Sonogram vs Ultrasound: What’s the Difference?

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Many things are described with interchangeable terms even though only one is technically correct. For example, when you say that you are eating barbecue, you are actually having a meal of barbequed meats. While this may not matter on a menu, when it relates to healthcare, you want to know exactly what is being described. One example is a sonogram vs ultrasound. These terms are often interchanged for the picture that pregnant mothers receive of their developing child. However, only one is technically correct.

What Is Ultrasound?

High frequency sound waves are called ultrasound. In healthcare, ultrasound can be used therapeutically or diagnostically. Therapeutic ultrasound machines use high frequency sound to heat tissue or drive in medication. Diagnostic ultrasound units use similar sound waves to create an image. Generally, this requires much less power. Diagnostics ultrasound units are often used by medical doctors or technicians who are trained to use these machines, often with specialties for understanding scans of specific body parts. These technicians are called ultrasound technicians or sonographers.

What Is a Sonogram?

The whole field of using ultrasound to create images is called sonography. The images created are sonograms. So, an ultrasound tech or sonographer takes a sonogram with a diagnostic ultrasound machine.

Sonogram vs Ultrasound?

Although not technically correct, sonograms are often called ultrasounds. Actually, healthcare is full of situations like this where multiple terms describe the same thing. For example, the correct term is radiograph, but radiology images are generally called x-rays. So, in healthcare, sonogram vs ultrasound are functionally identical terms that both describe the picture produced.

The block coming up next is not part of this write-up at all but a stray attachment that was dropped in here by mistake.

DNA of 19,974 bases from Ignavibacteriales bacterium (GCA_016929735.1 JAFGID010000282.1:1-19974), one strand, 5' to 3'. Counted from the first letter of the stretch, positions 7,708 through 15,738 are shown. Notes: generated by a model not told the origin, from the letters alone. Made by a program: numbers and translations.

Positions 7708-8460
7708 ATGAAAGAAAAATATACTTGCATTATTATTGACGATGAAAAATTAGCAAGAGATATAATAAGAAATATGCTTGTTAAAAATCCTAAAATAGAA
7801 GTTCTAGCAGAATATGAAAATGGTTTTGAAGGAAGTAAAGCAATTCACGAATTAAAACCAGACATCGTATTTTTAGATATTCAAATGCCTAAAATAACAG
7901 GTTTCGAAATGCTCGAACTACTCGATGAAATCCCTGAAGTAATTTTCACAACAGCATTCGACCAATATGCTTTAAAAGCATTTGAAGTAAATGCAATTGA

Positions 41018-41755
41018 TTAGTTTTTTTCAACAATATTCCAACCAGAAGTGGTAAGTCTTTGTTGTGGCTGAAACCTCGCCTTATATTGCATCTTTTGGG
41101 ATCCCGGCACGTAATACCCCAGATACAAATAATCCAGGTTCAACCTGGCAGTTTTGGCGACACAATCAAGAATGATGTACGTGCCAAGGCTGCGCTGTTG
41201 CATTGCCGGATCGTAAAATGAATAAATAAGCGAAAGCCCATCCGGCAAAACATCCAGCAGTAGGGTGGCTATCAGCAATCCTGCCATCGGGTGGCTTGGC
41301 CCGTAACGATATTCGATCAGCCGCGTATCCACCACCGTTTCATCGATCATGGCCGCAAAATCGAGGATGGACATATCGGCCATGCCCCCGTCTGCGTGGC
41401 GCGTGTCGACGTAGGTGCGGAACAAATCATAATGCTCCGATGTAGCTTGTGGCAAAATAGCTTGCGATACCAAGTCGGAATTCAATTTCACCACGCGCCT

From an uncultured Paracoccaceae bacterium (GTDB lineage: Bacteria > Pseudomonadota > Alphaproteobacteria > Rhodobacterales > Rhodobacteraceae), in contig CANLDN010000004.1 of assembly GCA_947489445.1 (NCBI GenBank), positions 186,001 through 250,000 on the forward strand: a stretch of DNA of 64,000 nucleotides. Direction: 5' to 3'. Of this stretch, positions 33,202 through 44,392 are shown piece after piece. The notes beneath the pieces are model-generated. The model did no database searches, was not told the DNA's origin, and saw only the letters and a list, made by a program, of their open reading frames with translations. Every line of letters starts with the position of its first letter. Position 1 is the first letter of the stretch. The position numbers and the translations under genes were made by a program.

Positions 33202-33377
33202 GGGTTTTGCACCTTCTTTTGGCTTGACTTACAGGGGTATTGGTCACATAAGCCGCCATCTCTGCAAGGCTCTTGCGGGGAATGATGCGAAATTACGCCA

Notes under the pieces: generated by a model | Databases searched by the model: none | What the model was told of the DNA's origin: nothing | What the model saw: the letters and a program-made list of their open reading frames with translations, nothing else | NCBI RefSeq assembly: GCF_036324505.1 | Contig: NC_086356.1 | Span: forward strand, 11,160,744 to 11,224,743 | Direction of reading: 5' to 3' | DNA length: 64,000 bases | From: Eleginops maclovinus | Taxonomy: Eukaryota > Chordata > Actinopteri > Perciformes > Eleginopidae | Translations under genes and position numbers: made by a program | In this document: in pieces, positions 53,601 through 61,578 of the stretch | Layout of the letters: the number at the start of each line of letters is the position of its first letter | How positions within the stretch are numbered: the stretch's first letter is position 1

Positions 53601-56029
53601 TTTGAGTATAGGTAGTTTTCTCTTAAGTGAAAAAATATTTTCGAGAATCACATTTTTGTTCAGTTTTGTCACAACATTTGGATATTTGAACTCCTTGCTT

Is There a Need for Sonogram and Ultrasound?

Although you can use either term to describe the images, the images from diagnostic ultrasound are extremely valuable. Ultrasound does not have radiation side effects like x-rays, yet can create images of inside the body. These images can actually be used to create real-time movies, showing how structures move inside the body. Blood flow can also be measured by diagnostic ultrasound units with a feature called doppler. Finally, these images do not have to be flat as three-dimensional ultrasound imaging exists.


Because of these varied purposes, specialized training is often required for sonographers to image different parts of the body. For pregnancies, sonographers often have an obstetrics and gynecology (OB/GYN) specialty. Sonographers with cardiac and vascular specialties can image the inside of a heart or blood vessel, tracking valves and blood flow. Multiple levels of certification may be required, including certification tests and additional post-graduate education. With these, sonography is a field where workers can advance to greater professional levels.


Although only one is the correct term, in practice, sonogram vs ultrasound makes no difference. Sonogram is the name of the picture, but many people call them ultrasounds. No matter what name is used, the images produced by diagnostic ultrasound are important for medical uses. These images are real-time, can be three-dimensional, and can show movement such as blood flow through heart valves. Because of this, working as sonographer can give you a rewarding profession with good pay and advancement opportunities.

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